to the Grace of God!
In the study of music history and theory, the formal term for call-and-response is antiphon. The first time I encountered this term, I (incorrectly) assumed that this term meant something like sound (phon) in opposition (anti). But this rudimentary definition did not capture what I heard when I listened to examples of antiphonal music, like Andrea Gabrieli’s 16-part Gloria (listen here). Composing for St. Mark’s Basilica, Gabrieli took advantage of the vast space to divide the ensemble into four four-part choirs, placing each choir in a different area of the worship space along with instruments. The result is different choirs and soloists singing to one another across the space, sometimes alternating, sometimes overlapping to create a surround sound of the majestic praise of the angels who appeared to the shepherds: “Glory to God in the highest and on earth peace to people of good will.” This is the furthest thing from “sound in opposition.” I learned that “anti-” can also mean “in return.”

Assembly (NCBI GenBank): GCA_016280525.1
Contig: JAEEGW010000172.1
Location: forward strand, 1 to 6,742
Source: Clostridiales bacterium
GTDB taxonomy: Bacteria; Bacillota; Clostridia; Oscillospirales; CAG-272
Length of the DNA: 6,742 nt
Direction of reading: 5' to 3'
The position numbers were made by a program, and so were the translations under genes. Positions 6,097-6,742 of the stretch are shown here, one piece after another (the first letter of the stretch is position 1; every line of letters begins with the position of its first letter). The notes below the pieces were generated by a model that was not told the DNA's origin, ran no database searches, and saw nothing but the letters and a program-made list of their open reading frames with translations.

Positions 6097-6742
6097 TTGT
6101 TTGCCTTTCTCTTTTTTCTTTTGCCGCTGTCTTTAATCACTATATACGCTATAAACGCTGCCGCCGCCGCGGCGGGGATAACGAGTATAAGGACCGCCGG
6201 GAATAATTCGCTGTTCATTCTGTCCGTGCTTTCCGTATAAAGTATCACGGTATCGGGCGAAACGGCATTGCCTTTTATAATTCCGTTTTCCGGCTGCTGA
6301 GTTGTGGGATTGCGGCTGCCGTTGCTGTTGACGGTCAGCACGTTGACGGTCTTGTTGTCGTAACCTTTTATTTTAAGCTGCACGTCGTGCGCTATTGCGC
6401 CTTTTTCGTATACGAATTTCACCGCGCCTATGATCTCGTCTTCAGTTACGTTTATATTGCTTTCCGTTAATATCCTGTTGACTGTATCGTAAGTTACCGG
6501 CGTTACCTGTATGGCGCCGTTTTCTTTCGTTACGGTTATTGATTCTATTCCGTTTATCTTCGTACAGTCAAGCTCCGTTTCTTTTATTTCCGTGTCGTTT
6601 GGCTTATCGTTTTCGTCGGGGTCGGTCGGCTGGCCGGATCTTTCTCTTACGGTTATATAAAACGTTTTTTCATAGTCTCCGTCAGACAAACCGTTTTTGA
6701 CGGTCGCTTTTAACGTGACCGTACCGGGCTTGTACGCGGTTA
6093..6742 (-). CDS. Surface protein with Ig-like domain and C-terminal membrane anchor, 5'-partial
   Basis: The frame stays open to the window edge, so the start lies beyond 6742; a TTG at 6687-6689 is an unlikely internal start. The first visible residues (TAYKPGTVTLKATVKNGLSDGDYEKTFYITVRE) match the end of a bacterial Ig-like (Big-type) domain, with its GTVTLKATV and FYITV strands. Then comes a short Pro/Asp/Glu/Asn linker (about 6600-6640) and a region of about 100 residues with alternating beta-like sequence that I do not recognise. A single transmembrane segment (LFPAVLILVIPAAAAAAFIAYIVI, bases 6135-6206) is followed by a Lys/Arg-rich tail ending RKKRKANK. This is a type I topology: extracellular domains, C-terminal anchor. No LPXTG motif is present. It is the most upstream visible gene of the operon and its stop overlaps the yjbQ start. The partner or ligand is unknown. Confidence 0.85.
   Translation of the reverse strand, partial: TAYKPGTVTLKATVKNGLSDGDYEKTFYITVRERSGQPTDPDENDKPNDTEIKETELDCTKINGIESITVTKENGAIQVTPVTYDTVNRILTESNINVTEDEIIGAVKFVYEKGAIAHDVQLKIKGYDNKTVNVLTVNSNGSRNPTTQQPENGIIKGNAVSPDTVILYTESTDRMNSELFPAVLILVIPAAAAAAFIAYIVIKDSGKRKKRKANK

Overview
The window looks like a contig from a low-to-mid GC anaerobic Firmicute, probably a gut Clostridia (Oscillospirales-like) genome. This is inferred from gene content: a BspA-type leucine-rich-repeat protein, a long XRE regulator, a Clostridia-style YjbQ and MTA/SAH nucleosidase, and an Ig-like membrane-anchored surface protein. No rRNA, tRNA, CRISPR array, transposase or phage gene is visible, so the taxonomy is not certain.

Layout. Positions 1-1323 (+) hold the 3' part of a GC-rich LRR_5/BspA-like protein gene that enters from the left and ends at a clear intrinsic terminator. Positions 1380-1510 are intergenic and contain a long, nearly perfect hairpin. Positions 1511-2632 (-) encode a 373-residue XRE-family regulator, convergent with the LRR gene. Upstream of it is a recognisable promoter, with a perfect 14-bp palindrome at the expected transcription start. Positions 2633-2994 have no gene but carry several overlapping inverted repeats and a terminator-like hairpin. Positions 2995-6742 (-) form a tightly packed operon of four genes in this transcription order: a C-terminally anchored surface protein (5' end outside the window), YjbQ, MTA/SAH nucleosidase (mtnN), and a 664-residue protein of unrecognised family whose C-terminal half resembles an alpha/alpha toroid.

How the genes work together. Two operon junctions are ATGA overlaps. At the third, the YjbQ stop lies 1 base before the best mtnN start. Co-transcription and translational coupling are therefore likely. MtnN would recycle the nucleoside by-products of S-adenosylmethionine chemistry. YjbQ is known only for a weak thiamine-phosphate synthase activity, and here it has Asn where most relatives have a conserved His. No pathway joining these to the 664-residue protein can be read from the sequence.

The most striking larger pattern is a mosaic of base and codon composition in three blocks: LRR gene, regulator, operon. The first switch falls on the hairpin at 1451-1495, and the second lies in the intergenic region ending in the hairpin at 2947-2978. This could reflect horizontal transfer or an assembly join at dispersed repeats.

Suddenly, antiphon made so much more sense! This “sound in return” music depends on the back-and-forth response of every musician to offer beautiful praise to God and declare the good news through song. Rather than the voices and instruments being in opposition to or in competition with one another, they depend on one another to receive and respond, or the music doesn’t work.
Ok, so why go down this rabbit trail into sixteenth-century sacred music?
Because too often, we imagine that God’s call is like a command instead of an invitation, meaning our response is more about obedience than bringing our full selves to respond by participating with God’s good news. But, if we think of our journey of becoming the people of God antiphonally, we recognize that both God’s call and our response are needed to build the kingdom of God on earth as it is in heaven.
See you in church!